Because there are things that hurt people and its a part of basic human decency and respect that we do not make fun of things that hurt other people. It is a fact that it hurts most muslim people if we make fun or produce a caricature of Mohammed, but in this matter we seem to have a blind spot in our decency. When it comes to caricatures of Mohammed we seem to see it as an integral part of the pillars of our Western Enlightenment, that we may print as many of them as possible and celebrate those who have produced some as some sort of semi-heros.
It seems to me that the West - and especially Europe - has some problem in accepting that a) secularism, freedom of speech and laicism is a cultural product of the West, and not a universal achievement of humanity and b) that other cultures have different ways of dealing with religion.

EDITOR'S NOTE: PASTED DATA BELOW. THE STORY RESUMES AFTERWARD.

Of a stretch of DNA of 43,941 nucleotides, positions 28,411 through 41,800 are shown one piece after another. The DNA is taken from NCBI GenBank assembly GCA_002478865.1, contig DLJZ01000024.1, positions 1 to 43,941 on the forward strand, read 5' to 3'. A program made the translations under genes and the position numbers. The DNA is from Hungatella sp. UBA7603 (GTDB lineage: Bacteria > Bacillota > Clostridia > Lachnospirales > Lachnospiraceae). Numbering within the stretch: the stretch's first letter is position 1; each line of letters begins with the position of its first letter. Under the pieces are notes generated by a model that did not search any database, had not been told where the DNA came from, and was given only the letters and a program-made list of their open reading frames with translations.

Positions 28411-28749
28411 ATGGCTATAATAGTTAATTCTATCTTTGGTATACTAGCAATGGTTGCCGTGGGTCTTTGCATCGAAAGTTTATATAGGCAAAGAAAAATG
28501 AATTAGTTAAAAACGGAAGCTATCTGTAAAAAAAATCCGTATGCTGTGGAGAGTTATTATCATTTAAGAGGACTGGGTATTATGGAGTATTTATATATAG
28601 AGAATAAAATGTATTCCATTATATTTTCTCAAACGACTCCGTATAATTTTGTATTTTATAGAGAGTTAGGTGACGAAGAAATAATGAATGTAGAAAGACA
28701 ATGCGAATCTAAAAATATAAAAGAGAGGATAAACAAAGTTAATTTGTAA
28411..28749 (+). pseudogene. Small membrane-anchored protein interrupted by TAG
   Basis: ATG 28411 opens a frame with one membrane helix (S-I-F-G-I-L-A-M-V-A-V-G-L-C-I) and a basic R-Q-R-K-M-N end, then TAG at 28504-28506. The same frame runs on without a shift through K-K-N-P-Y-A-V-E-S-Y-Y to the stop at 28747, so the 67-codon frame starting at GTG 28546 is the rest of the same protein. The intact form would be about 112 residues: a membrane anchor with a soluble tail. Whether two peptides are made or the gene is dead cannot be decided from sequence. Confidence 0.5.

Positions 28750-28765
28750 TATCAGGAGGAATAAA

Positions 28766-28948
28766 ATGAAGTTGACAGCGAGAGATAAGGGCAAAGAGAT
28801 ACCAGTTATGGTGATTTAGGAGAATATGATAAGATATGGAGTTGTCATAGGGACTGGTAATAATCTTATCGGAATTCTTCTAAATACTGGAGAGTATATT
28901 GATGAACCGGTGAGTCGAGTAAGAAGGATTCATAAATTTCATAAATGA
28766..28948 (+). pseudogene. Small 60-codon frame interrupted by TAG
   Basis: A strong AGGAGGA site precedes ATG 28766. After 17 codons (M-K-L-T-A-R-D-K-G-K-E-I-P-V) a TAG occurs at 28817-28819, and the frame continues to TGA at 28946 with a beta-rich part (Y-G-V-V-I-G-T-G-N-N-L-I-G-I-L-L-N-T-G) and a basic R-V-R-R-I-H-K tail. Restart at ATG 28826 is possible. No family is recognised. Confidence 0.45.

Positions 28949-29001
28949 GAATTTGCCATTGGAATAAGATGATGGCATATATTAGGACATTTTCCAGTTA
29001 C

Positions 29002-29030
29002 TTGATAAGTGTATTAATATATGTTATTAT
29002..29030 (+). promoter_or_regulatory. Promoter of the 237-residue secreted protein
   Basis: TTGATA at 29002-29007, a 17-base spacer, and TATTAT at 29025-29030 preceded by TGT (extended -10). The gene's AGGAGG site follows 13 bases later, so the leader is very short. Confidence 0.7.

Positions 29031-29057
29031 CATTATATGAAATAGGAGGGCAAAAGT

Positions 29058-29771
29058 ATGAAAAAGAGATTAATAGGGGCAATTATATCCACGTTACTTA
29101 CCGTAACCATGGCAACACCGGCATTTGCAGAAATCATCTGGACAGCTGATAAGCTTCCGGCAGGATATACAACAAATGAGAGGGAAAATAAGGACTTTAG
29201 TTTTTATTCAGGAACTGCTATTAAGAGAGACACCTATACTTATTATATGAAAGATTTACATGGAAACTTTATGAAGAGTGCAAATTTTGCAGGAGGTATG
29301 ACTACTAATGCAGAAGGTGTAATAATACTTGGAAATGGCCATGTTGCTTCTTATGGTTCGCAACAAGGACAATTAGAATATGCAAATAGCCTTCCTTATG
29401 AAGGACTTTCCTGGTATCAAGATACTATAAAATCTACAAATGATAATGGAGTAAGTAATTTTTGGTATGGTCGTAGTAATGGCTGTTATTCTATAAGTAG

b) Western - especially European - culture has lost most of religiousness in the last 500 years. For about two centuries it is more and more normal to be an atheist / agnostic and to insult and fight the church, the Vatican and christianity in general with all means of provocation at hand. It is worth remembering that most other cultures have never developed such a strong notion of anti-religiousness and atheism as the former Christian one. For example: there is hardly no radical critique of Islam within the muslim world. The huge majority of Muslim reformers do not reject Islam entirely, but seek reform within Islam (like historical reading of the Qur’an and so on). What has always deeply fascinated me, when I was in a Muslim country like Morocco or Indonesia is to see, how one religion can actually work. Despite all the personal problems I might have with the religion, I still couldn't stop feeling awe about how religion can unite a people - how it is a common denominator for one society, holding it together in some completely alien way for a modern Westerner like me. Although I am not at all for any religious hegemony and am happy that Christianity's collapsed in Europe, it was very interesting to me to see, how religion can still me some kind of master narration.